The Texas Workforce Commission has approved a controversial new rule applicable to “gig economy” workers that would change regulations for app-based companies that hire contractors.  In a “gig economy” (a.k.a. “freelancer economy” or “sharing economy”) workforce conditions are such that short-term jobs and temporary contracts are common.  This new TWC rule change is particularly impactful for those who work for companies such as Uber, Lyft, DoorDash and the like offering home repair, food delivery, and ride-share services through digital apps. The rule, passed by the Texas Workforce Commission despite significant public opposition, would classify these workers as independent contractors. This Read more
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Are Managers Ever Personally Liable for Wage & Hour Violations?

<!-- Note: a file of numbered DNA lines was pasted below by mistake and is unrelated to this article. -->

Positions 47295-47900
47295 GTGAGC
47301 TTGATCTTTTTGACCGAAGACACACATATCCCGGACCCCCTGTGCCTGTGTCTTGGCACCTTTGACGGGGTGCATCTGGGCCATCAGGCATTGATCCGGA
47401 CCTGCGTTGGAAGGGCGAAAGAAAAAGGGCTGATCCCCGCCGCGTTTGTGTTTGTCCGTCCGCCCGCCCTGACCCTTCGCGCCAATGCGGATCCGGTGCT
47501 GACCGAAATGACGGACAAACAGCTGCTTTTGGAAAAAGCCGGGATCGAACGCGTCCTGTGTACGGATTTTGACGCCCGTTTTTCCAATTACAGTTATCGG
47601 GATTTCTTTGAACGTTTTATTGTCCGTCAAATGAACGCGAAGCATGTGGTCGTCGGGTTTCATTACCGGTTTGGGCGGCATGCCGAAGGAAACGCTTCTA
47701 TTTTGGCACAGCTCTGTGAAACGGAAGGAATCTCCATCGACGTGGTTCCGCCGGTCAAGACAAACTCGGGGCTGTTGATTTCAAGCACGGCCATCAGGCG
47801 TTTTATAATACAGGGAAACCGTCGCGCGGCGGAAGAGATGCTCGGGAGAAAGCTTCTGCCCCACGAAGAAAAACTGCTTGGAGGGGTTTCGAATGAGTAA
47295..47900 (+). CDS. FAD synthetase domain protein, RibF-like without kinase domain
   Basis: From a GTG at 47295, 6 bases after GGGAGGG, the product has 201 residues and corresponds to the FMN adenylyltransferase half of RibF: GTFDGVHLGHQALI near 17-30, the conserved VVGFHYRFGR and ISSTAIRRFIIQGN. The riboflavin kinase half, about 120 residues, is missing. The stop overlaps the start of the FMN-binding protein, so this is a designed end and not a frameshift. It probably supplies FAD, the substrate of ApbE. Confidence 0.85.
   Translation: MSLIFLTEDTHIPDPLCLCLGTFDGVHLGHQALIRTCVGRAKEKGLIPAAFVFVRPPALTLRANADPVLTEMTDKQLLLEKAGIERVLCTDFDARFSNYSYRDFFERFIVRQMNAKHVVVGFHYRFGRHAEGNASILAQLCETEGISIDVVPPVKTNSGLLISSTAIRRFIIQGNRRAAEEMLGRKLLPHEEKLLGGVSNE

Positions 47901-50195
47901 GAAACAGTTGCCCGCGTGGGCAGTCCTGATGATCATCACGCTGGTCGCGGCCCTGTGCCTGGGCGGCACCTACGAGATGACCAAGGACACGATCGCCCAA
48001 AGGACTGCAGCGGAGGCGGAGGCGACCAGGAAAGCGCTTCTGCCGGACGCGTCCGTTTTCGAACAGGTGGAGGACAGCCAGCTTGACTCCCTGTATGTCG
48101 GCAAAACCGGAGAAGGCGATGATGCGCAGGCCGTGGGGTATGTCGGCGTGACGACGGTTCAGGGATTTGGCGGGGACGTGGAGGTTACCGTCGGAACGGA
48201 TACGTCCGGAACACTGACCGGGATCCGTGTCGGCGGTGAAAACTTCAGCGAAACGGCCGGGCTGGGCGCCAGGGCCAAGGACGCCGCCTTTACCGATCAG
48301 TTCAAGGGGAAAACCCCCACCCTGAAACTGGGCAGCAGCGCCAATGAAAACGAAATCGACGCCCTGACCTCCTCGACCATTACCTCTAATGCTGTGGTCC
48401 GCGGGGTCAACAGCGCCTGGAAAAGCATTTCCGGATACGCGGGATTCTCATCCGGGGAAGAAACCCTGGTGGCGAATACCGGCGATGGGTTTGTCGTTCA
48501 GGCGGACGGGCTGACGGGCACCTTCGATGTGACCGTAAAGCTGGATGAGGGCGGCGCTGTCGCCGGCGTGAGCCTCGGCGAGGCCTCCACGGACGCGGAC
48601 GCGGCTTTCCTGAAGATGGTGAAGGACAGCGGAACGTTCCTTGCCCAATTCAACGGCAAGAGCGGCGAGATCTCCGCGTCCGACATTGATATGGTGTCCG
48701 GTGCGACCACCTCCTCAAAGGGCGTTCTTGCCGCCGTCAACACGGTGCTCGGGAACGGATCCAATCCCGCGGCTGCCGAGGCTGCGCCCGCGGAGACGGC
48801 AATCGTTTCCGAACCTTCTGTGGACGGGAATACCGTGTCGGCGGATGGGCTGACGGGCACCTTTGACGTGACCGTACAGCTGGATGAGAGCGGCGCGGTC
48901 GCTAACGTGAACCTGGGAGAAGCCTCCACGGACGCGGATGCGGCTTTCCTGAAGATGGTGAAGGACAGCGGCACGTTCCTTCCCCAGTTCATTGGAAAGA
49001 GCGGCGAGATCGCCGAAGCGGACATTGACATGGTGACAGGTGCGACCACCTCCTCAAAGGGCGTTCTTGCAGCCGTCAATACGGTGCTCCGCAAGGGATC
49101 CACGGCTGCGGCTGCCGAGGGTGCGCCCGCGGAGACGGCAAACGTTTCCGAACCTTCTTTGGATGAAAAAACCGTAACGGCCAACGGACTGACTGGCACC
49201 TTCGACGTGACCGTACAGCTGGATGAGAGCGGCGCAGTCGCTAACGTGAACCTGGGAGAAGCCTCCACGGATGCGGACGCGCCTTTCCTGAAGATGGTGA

While companies break wage and hour laws all the time, depriving their employees of the earnings they deserve, the fault does not always lie with the company alone. A manager can be held personally liable if his or her company fails to adhere to the Fair Labor Standards Act’s regulations regarding overtime and minimum wage rules. Under the Fair Labor Standards Act (FLSA), the definition of “employer” includes “any person acting directly or indirectly in the interest of an employer in relation to an employee.”  Personal liability attaches to a manager when both the company and the manager are found Read more
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Tips to Avoid an Age Discrimination Lawsuit

The Age Discrimination in Employment Act (ADEA) is a federal law prohibiting employers from discriminating against employees and job applicants 40 years old or older on the basis of their age. The ADEA applies to job advertisements, interviews, hiring practices, wages, promotions, disciplinary actions, job evaluations, job assignments, and termination. For a private business to be subject to ADEA, it must have at least 20 employees. However, the rules outlined by the law should be followed by smaller employers in order to avoid the question altogether. Furthermore, Texas employers are subject to Chapter 21 of the Texas Labor Code which Read more